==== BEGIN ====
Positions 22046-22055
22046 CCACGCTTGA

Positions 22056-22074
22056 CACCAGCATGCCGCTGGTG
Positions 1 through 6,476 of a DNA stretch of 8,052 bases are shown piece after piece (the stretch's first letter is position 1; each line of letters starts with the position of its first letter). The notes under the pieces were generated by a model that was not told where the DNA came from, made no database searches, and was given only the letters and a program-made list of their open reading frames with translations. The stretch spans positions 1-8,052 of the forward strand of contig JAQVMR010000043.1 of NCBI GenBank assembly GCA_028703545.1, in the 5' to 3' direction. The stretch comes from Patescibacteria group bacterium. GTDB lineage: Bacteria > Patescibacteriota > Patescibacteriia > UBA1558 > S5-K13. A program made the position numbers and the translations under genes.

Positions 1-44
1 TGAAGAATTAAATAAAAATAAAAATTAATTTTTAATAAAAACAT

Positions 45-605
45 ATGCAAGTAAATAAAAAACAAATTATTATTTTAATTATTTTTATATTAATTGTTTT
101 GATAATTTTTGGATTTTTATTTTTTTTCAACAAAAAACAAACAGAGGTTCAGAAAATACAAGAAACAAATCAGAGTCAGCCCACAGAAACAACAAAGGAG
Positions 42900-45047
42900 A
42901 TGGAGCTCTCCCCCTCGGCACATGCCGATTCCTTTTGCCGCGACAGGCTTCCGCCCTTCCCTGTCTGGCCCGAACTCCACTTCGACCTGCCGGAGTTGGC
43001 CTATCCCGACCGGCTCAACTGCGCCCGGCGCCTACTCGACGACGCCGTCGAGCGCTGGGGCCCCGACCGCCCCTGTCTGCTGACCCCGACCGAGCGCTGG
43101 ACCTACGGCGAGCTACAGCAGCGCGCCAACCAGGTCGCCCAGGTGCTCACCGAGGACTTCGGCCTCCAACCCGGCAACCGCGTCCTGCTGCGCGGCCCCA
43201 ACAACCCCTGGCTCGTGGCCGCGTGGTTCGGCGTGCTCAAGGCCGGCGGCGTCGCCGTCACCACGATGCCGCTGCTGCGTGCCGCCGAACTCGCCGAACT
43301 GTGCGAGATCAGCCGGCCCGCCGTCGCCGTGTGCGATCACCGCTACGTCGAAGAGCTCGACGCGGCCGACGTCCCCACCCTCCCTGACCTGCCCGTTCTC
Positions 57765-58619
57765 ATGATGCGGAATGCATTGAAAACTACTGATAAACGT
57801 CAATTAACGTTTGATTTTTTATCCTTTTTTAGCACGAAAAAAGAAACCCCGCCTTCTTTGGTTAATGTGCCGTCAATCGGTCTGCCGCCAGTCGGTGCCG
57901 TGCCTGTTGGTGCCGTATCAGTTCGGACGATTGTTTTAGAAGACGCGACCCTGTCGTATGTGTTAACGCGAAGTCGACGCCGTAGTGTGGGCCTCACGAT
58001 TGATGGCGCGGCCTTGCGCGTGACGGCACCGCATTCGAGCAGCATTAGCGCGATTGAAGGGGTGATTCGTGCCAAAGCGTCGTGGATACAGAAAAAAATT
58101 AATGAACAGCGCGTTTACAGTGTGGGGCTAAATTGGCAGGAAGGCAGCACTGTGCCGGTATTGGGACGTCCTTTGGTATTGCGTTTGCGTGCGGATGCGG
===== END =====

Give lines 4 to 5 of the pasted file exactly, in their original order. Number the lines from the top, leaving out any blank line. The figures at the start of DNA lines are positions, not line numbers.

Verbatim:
22056 CACCAGCATGCCGCTGGTG
Positions 1 through 6,476 of a DNA stretch of 8,052 bases are shown piece after piece (the stretch's first letter is position 1; each line of letters starts with the position of its first letter). The notes under the pieces were generated by a model that was not told where the DNA came from, made no database searches, and was given only the letters and a program-made list of their open reading frames with translations. The stretch spans positions 1-8,052 of the forward strand of contig JAQVMR010000043.1 of NCBI GenBank assembly GCA_028703545.1, in the 5' to 3' direction. The stretch comes from Patescibacteria group bacterium. GTDB lineage: Bacteria > Patescibacteriota > Patescibacteriia > UBA1558 > S5-K13. A program made the position numbers and the translations under genes.